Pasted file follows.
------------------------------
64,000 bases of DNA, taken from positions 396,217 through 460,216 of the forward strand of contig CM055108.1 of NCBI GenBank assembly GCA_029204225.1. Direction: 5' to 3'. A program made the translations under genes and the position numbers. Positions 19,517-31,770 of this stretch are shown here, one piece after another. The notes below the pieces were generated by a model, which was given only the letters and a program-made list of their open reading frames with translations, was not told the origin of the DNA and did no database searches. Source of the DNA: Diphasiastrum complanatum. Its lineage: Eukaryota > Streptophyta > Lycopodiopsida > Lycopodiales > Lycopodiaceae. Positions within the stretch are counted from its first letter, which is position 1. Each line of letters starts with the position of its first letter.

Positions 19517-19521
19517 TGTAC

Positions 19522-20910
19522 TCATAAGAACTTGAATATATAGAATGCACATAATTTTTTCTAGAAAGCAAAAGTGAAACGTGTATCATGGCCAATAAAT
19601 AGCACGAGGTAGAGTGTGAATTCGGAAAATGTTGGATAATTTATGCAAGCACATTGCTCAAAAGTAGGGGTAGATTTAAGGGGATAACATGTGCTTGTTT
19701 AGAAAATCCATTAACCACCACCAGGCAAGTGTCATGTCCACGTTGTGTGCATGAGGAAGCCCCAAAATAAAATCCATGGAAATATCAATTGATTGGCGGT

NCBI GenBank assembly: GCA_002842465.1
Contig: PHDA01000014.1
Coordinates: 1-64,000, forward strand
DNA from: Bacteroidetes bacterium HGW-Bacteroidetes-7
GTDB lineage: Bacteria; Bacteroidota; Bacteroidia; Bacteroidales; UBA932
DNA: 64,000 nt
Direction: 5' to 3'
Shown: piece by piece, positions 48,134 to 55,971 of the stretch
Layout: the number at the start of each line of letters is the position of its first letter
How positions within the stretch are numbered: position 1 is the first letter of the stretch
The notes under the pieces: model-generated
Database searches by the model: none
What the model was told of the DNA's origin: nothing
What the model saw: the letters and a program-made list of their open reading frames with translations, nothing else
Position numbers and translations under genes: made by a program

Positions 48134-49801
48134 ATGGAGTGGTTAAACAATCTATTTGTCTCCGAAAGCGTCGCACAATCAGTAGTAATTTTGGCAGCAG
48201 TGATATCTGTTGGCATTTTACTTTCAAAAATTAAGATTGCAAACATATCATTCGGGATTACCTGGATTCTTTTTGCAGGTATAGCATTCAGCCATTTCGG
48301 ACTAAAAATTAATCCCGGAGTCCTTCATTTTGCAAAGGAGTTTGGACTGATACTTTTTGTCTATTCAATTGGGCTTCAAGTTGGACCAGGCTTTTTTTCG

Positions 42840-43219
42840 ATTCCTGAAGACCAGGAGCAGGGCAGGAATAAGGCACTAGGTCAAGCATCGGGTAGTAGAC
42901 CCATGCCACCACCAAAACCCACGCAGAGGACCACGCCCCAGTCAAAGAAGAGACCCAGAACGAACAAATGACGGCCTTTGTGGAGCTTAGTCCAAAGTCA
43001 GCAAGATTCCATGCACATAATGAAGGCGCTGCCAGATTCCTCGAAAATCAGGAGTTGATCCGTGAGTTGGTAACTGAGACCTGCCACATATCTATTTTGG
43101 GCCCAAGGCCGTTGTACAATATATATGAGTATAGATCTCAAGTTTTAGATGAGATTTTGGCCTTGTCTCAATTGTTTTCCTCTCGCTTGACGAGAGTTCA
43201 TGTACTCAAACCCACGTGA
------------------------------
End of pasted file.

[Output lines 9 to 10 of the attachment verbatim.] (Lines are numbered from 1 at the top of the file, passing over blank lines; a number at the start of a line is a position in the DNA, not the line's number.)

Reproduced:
Contig: PHDA01000014.1
Coordinates: 1-64,000, forward strand